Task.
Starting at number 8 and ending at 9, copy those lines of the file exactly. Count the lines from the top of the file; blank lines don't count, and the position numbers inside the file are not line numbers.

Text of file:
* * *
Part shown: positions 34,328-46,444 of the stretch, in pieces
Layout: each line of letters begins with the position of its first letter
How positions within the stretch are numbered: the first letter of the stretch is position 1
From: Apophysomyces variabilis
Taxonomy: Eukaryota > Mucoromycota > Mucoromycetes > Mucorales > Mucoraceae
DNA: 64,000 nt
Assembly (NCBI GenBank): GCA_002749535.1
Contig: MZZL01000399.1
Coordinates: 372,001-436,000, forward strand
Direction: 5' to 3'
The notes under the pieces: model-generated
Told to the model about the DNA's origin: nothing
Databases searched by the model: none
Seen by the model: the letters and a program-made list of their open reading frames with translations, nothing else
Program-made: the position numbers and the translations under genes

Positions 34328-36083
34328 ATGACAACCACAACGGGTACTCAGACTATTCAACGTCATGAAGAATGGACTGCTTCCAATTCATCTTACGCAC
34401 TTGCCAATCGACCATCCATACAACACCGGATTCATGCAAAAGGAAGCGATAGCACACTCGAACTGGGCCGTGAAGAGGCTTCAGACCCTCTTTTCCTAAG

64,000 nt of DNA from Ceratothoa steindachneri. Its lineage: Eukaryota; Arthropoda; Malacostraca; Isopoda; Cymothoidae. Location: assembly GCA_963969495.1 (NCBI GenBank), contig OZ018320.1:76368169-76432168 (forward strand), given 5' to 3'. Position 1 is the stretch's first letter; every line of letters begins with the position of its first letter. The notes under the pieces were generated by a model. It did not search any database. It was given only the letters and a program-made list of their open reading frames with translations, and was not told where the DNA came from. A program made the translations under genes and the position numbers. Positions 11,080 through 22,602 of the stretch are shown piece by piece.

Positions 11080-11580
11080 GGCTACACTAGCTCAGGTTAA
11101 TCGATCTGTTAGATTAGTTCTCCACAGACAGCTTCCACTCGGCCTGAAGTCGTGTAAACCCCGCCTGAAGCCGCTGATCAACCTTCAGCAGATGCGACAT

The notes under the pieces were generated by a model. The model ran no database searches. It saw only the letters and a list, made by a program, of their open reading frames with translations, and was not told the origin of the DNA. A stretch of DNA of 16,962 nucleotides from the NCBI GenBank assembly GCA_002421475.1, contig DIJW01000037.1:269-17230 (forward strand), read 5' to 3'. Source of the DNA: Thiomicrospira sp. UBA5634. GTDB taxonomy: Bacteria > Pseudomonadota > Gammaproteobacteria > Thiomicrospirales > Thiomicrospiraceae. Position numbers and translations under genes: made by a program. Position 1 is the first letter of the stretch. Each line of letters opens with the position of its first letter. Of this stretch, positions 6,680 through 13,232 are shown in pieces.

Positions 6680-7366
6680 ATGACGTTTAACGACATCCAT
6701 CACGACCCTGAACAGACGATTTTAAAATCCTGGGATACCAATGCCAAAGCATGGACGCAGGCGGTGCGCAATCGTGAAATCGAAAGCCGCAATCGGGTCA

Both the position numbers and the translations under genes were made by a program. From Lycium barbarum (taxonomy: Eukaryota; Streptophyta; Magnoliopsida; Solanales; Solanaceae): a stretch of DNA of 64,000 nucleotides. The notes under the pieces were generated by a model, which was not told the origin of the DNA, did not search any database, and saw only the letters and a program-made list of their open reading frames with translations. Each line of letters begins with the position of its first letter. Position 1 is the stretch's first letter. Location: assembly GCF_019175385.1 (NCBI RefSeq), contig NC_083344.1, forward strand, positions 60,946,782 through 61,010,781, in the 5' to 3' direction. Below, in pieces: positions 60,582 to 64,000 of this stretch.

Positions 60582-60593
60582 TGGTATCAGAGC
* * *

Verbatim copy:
Contig: MZZL01000399.1
Coordinates: 372,001-436,000, forward strand